Canadian National Institute for the Blind (CNIB)

Since its founding in 1918, the Canadian National Institute for the Blind (CNIB) has been creating programs, providing services and advocating on behalf of Canadians who are blind or partially sighted (see Blindness and Visual Impairment). The non-profit organization was founded and incorporated by a group of seven Canadian men — including several military veterans — in response to rising blindness rates caused by the Halifax Explosion and the number of wounded veterans returning home from the First World War.

Before CNIB

Edgar Robinson had a vision to help Canada’s population impacted by blindness. Born in Stouffville (see Whitchurch-Stouffville), Ontario, in 1872, Robinson graduated from the Ontario Institution for the Education of the Blind in 1890. He would continue his education and become the first person with sight loss to graduate from a university in Canada (Trinity College BA in 1893 and an MA in 1903). He authored a book, The True Sphere of the Blind (1896), that discussed the state of education for people who were blind in Canada. Robinson was concerned that most libraries for people who were blind were geared to young students, and he wanted more adult readers to have access to embossed (raised print) books. In 1906, Robinson founded the Canadian Free Library for the Blind in his father’s home in Markham, Ontario.

Following Robinson’s death on 7 November 1908, the library relocated to Annette Street in Toronto in 1911. The library soon began supplying Canadians who were blind with various materials including music, embossed books, cards to play games, and Braille paper. The consequences of the First World War, however, would jumpstart a larger mission.

First World War

Canadian Official Photographer with artillery watching a battle on the Western Front, c. September 1916.

During the First World War, many Canadian soldiers overseas suffered eye injuries that were caused by a variety of factors, including bombs, the explosions from shells, and poisoning from mustard gas. Many received state-of-the-art rehabilitation at St. Dunstan’s Hostel for Blinded Soldiers and Sailors in England. But those who returned to Canada generally did not receive adequate care. Not only was training in Braille and the trades limited, but schools for students with sight loss in Canada were geared to a younger generation.

The Halifax Explosion

View of disaster area looking from Pier 8, c. 1917.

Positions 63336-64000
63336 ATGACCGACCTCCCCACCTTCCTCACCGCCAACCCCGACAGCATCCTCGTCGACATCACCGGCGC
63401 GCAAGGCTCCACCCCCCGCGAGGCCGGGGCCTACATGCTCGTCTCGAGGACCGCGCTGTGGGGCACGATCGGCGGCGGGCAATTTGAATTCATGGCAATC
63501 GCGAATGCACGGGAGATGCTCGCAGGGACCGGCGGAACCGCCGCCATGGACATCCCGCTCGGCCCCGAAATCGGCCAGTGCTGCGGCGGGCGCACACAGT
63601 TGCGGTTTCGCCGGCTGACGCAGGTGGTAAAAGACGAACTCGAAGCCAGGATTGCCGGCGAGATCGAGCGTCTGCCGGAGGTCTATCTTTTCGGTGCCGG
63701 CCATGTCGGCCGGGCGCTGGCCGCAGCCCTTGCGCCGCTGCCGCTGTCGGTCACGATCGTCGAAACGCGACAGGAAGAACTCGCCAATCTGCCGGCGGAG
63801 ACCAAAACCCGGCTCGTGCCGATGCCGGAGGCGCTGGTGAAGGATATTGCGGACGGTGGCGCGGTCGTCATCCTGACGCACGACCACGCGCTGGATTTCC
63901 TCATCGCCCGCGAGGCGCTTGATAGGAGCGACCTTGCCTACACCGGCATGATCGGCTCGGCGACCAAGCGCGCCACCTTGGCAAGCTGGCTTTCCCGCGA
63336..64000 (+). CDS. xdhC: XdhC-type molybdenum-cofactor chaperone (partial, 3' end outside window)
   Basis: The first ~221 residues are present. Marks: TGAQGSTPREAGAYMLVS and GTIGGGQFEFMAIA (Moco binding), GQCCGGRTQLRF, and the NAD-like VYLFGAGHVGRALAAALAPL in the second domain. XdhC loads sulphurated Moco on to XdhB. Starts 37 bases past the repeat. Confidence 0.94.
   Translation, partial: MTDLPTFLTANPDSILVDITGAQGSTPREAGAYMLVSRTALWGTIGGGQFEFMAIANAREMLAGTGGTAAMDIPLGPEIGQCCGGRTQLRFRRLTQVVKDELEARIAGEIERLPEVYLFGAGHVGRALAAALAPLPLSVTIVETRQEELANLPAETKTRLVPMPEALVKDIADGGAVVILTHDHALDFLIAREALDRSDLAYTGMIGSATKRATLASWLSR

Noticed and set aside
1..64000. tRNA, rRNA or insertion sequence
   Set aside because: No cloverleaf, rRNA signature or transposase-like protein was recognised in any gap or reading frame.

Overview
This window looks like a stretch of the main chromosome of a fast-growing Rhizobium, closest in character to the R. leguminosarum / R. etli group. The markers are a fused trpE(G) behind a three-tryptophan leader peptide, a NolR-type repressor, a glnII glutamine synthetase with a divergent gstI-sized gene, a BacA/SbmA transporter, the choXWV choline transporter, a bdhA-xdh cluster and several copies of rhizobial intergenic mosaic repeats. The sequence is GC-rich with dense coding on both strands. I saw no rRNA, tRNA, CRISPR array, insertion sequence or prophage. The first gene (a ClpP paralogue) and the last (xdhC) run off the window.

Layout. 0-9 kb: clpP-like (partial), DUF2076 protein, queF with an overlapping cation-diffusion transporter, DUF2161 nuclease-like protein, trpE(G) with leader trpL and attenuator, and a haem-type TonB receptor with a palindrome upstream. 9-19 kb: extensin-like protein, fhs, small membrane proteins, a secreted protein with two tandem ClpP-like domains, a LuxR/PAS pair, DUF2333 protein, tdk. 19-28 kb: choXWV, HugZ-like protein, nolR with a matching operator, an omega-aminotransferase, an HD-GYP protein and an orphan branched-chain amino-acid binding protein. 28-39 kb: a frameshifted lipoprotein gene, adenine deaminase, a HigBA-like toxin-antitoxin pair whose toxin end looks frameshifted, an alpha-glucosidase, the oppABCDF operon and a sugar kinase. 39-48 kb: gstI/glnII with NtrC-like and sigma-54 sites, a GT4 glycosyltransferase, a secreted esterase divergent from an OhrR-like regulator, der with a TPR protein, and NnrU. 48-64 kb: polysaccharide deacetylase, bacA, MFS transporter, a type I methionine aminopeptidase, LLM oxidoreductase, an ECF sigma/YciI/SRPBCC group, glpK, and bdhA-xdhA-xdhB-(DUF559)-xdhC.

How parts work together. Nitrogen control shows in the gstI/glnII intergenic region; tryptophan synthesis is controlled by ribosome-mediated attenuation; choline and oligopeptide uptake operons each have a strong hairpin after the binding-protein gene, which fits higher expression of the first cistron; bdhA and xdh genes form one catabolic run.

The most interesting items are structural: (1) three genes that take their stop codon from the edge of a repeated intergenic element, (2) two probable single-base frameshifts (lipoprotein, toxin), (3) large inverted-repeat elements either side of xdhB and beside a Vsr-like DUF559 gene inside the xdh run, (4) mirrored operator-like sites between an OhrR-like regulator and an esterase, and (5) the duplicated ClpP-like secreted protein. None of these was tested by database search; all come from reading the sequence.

On 6 December 1917, a French ammunition ship struck another vessel and exploded in Halifax harbour (see Halifax Explosion; The Halifax Explosion and the CNIB). Along with many deaths, 5,923 people had eye injuries and hundreds of people suffered vision loss from the accident. Shattered glass blinded 41 people. Again, the options to rehabilitate people who were impacted by blindness were insufficient.

A National Organization Is Established

By 1917, the Canadian Free Library for the Blind, renamed the Canadian National Library for the Blind (CNLB), was a place where Canadians with sight loss received instruction in many areas including embossed print and typewriting, and employment services. But, as a small operation, the library was not large enough to care for people who were blind across Canada. In addition, antiquated belief systems that blindness was synonymous with a person’s weak physical and mental capacities were prevalent at the time. Therefore, unemployment and poverty were high for people who were blind. It was in this climate that seven board members of the library came together with a joint vision to expand the library’s mission.

Among the board members was Edwin A. Baker, who lost his sight on the battlefield during the First World War and went on to serve as managing director of CNIB from 1920 to 1962. Another was Sherman Swift, an accomplished poet who lost his sight as a child due to a gunpowder accident.

In March 1918, several months before the Armistice agreement was signed (see also Remembrance Day in Canada), the Canadian National Institute for the Blind (CNIB) was established. The goal of the non-profit organization was “to serve the blind people of Canada and to prevent blindness.” (See also Blindness and Visual Impairment.) Soon, CNIB moved to a leased property at 186 Beverley Street in Toronto that had living and training quarters.